The National Association of Women MBAs' (NAWMBA) director of operations, Julie McReynolds, and AACSB's senior vice president and chief knowledge officer, Juliane Iannarelli, discuss what goes into making an effective mentor-mentee relationship.
: [00:05] I'm sure that in your work you've seen wonderful outcomes from supportive mentorship relationships. What in your experience have you seen makes an effective mentor or mentee relationship for the women that you work with?
Julie McReynolds: [00:31] An organic mentor/mentee relationship looks different for everyone. One of the things that we hear is, "How do we find a mentor?" For me, mentorships form organically. It's not you go up to someone and say, "Hey, can you be my mentor?"
[00:48] Chances are you already have a mentor that's already around you in your network. If you think hard enough, there's someone that is your career cheerleader. They are helping guide your decisions throughout the workplace. They are helping you navigate the business world.
Iannarelli: [01:08] Can that mentorship start within the MBA program itself or do the effective mentorships typically wait until after the individual has entered the workforce?
McReynolds: [01:23] The recommendation normally is to start the mentorship, start the networking process as soon as possible. The more you can build your reputation, the more you can build on any of the skills or areas that you see are lacking or build on the strength that you have, the better it will be.
[01:43] The larger your network is, the more empowered you'll feel as you graduate from school.
Iannarelli: [01:49] Do you find that the women that are members of the National Association of Women MBAs are seeking certain consistent personal or professional development directions?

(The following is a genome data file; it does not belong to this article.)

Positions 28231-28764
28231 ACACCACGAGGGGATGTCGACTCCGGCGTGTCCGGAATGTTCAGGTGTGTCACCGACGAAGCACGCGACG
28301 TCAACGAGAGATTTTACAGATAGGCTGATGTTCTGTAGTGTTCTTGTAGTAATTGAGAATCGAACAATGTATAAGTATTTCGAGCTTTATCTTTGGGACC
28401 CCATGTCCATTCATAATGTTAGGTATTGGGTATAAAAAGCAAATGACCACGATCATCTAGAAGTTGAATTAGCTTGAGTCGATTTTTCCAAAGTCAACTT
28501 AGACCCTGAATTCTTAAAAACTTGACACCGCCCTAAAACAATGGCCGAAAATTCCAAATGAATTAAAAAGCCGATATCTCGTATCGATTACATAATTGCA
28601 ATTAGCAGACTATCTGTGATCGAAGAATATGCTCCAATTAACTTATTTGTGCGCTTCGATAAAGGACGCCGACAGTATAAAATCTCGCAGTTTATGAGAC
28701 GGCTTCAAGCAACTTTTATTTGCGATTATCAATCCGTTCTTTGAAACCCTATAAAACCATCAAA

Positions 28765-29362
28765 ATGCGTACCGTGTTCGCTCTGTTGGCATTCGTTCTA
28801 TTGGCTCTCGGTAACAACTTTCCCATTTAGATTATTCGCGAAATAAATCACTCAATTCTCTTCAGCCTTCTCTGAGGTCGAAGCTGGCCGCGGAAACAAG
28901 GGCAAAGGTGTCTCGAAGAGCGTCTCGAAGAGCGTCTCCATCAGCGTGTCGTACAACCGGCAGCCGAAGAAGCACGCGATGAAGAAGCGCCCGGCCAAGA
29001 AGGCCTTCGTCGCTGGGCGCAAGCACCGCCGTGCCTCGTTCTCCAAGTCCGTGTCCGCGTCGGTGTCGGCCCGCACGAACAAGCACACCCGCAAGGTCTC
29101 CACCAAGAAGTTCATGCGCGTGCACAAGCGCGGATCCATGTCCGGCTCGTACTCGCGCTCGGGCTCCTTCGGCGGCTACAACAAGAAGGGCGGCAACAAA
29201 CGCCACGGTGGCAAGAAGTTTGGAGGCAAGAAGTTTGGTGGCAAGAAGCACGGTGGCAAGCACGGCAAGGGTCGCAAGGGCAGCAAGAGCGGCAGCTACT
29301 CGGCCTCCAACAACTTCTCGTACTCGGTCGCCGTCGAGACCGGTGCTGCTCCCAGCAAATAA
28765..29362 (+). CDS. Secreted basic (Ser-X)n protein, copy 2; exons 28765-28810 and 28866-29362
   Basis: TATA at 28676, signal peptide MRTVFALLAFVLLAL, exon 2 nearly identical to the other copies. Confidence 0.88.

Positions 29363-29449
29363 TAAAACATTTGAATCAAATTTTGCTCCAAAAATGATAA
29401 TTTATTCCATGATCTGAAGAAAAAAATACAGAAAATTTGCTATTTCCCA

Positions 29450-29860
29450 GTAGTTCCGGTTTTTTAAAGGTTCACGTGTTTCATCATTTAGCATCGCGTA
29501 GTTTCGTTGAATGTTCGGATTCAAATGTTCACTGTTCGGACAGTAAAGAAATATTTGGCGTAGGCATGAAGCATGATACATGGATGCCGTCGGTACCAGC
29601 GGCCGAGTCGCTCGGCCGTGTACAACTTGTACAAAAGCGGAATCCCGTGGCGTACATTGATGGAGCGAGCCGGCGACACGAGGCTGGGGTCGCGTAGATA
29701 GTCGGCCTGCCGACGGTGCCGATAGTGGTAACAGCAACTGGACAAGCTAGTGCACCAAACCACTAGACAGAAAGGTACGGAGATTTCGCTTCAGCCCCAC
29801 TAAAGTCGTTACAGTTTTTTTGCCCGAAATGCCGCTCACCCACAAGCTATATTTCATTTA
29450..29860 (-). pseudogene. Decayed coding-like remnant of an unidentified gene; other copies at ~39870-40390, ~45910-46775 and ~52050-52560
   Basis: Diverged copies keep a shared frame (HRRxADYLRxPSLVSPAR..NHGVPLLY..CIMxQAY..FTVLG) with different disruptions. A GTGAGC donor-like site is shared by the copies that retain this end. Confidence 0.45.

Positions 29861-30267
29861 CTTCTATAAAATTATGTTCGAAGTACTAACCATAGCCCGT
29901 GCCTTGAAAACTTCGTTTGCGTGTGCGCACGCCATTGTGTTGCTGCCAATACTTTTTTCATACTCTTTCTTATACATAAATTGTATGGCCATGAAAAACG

McReynolds: [02:02] The challenges with women in the workforce are repetitive whether you're dealing with navigating the corporate environment, how to work with a different management style. Chances are that our mentors have been through all of it.
[02:19] They've seen all of the leadership styles. They've seen programs at work that have been very effective in helping women internally, as well as obviously having that network to lean on.
Iannarelli: [02:35] What kinds of things do you notice businesses doing well in order to create a more inclusive environment for women that are part of their workforces?
McReynolds: [02:45] There are several businesses that are partners with the National Association of Women MBAs. With that, they encourage their women to attend our events, whether they're nationally in one of our professional chapters or being a speaker at one of our academic chapters.
Filmed April 2017 on site at AACSB's International Conference and Annual Meeting (ICAM) in Houston, Texas, USA.